Several Arizona State Parks offer fantastic trout fishing in rivers, lagoons and lakes throughout the state. These amazing opportunities are made possible every fall through spring with rainbow trout supplied by the Arizona Game and Fish Department. When these guys make their annual reappearance in state park waters they offer an exciting way to create new memories, learn a new skill, and put clean, organic protein on the table. Arizona trout fishing destinations are diverse and beautiful, begin your search for an Arizona rainbow by clicking the "Go Fishing" button below, then hook some unforgettable memories in a state park!
Trout fishing can be as frustrating as it is therapeutic, but there are things you can do to increase your odds of a successful trip. Take a look at these proven trout catching techniques below, then hit the water with confidence during your next Arizona trout fishing adventure!
Species Profile: Rainbow Trout
More than likely if you’ve fished Arizona trout waters for very long, you’ve experienced a rainbow trout on the end of your line, and perhaps on your table. Rainbow trout are not native to Arizona; however, they were introduced to AZ in 1898 and began to thrive in cold water lakes and streams. Over the years as Arizona Game and Fish Department stocking efforts intensified, the rainbow trout quickly became Arizona’s most common trout species.
Rainbow trout are beautiful fish and their general color can vary somewhat from silver to olive drab. Some have a lot of black spots, some have only a few, and the hue of their lateral stripe can vary from a large stroke of neon pink to a faint, almost indiscernible faded pink stripe.
The firm, flaky meat of rainbow trout is considered excellent by many people. Meat color can vary from orange to pinkish-white depending on the type of diet they have been eating. Check out the recipe at the bottom of the page for culinary inspiration!
How to Catch Rainbow Trout
There’s a bunch of ways to catch a trout, but three distinct techniques seem to put fish on the stringer more often than not, and with great reliability. Bait fishing, lure fishing, and fly fishing are vastly different techniques that share the same goal. Each technique has its pros and cons, and each will resonate with people of differing personalities and skill levels. Let’s dive in a little deeper while exploring these time-tested methods of trout fishing success.
Trout can be as finicky as a two-year-old at dinner time, but just as that kid will eat macaroni and cheese every day if you allow him, a trout will have distinct preferences as well. Every trout lake in the Arizona state park system offers great shore fishing opportunities, might as well cast out, kick back, and enjoy the view! Commonly used bait options include worms, corn, salmon eggs, cheese, and other manufactured baits such as Berkley’s Power Bait. Try several options until you figure out what the majority of trout prefer on any given day. Suspend these baits at varying depths beneath a bobber and the trout will let you know at which depth they prefer. After finding the bait/depth combination that is working, repeat the process until you’ve caught your share of beautiful, delicious rainbow trout. It should be noted that Power Bait and other dough bait options are typically fished on the bottom. Check out this dough bait rig for trout and try it on your next trip but remember to try different leader lengths until you find out exactly where the fish are hanging out...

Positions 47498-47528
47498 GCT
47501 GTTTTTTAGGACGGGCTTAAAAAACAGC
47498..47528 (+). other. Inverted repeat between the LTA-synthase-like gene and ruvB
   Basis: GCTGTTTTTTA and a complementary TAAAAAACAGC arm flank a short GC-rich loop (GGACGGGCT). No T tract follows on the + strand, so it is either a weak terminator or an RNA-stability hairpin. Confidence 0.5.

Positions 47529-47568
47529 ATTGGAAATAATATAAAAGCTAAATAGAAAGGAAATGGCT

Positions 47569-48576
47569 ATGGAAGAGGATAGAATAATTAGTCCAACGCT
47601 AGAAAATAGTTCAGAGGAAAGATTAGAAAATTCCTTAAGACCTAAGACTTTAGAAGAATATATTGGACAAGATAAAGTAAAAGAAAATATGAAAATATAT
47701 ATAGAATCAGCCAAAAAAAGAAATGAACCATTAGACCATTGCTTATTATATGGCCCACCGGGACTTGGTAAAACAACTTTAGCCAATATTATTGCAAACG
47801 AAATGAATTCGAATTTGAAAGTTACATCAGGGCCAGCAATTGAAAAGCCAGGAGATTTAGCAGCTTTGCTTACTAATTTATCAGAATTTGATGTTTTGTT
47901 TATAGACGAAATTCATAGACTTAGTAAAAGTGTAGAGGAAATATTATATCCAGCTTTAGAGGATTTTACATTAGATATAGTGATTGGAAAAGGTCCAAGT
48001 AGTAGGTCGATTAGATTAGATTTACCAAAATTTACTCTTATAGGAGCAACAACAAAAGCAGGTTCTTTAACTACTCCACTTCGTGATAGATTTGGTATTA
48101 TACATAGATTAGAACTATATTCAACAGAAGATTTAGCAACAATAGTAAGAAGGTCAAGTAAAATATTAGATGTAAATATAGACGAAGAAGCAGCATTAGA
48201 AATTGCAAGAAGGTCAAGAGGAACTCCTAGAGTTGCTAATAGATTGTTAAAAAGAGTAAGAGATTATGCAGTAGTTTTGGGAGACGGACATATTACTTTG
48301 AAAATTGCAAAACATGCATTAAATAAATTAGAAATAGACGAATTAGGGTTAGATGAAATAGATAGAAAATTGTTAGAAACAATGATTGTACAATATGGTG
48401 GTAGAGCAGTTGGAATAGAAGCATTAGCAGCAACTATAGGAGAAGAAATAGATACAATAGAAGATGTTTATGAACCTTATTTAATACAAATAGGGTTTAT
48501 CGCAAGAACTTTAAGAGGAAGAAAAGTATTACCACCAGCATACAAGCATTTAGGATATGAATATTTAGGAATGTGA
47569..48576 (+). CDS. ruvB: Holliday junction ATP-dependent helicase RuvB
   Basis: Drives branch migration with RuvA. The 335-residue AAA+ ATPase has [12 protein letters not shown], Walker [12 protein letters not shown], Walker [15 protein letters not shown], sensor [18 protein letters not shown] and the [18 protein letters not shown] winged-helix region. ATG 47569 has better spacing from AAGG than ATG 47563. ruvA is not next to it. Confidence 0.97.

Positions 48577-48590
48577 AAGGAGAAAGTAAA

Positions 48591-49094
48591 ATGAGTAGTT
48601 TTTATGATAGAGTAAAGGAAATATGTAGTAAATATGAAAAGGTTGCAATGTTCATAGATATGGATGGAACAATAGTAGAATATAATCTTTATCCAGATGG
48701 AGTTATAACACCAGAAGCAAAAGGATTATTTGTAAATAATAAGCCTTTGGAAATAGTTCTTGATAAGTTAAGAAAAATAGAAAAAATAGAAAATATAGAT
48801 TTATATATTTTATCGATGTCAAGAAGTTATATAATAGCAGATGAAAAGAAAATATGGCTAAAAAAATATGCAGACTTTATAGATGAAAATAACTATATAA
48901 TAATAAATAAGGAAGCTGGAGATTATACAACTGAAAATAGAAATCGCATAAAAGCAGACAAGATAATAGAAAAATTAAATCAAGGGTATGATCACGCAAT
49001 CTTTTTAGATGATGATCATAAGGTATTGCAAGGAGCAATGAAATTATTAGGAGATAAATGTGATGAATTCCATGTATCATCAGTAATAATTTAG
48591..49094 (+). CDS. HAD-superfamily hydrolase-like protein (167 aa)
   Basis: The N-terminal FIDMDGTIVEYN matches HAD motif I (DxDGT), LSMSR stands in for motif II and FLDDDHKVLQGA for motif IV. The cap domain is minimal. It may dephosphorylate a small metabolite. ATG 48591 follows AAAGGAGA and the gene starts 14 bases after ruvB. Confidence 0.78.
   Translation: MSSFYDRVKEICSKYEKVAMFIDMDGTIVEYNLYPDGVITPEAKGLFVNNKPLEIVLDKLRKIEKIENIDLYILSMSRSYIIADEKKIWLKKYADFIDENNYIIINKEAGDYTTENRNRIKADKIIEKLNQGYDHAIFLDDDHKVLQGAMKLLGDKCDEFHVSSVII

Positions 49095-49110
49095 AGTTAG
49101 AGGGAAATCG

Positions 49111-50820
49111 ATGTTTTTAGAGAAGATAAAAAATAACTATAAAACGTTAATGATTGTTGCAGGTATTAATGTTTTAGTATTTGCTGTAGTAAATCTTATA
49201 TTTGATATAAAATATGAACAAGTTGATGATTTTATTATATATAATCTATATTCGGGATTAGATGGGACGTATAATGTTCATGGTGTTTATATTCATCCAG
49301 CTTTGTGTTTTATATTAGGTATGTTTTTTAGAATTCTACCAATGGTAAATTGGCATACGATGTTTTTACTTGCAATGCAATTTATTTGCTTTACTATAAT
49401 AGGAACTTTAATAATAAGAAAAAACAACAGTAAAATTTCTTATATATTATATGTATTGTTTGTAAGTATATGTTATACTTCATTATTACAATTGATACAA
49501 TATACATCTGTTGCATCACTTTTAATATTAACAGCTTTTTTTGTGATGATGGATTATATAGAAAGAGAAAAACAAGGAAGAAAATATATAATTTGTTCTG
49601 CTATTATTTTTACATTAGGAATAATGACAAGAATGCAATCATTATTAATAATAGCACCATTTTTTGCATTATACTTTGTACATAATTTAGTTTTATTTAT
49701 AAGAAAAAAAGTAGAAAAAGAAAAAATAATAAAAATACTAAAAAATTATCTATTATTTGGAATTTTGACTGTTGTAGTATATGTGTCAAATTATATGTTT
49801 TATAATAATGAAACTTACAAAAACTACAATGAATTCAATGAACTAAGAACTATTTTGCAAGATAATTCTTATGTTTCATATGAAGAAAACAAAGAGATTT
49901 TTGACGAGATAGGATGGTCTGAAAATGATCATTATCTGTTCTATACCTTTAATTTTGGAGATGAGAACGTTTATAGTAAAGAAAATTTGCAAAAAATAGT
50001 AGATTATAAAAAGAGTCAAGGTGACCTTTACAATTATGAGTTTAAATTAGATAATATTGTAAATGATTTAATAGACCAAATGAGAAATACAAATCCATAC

Lures stimulate a fish’s urge to feed, or cause their curiosity to get the best of them resulting in a strike. A light line in the four to six pound range will fool more Arizona trout than heavier line, and will allow lures to perform as they are designed. There are countless trout lure varieties, although small inline spinners like Rooster Tails, Mepps, Z-Ray, and Panther Martins have been hooking trout in Arizona consistently for a long time and are a good bet to use in your state parks. Just as you would select different bait options, remember to bring several colors and styles of lures on your trip to ensure you’re casting what the fish like that particular day. Fish each color at varying depths and speeds until you find the right combination, then continually replicate the process. Great colors to start with are black, brown, white, and yellow. There’s a good chance the trout will like one (or all) of them.
It's worth noting that fly fishing opportunities are available at most Arizona State Park trout lakes, the Verde River via Dead Horse Ranch, and Oak Creek upstream of Slide Rock. Flies that work well for Arizona trout are varied, yet a few seem to produce fish year after year. A statewide favorite is the Arizona Peacock Lady #14 to 16. Though variants are common, patterns with a gold bead head and red tail will help land more trout in the parks. Anglers cant go wrong with a black or olive Wooly Bugger in various sizes, or a Simi Seal Leech in black, brown or silver. If you (or more specifically the trout) prefer dry fly action and picturesque rises that disrupt a calm, cool morning, both Elk Hair Caddis and Parachute Adams are pretty popular with Arizona trout.
Winter 2022/2023 Arizona Trout Stocking Schedule
Check out the 2022-2023 winter trout stocking schedule below, then plan a trip to take advantage of awesome Arizona trout fishing!
If you decide to keep a few, take a look at this delicious trout recipe prepared by our friends at Four Peaks Brewing Company.
Reminder: All anglers 10 years of age and older must have a valid Arizona fishing license in their possession before embarking on an Arizona fishing adventure.
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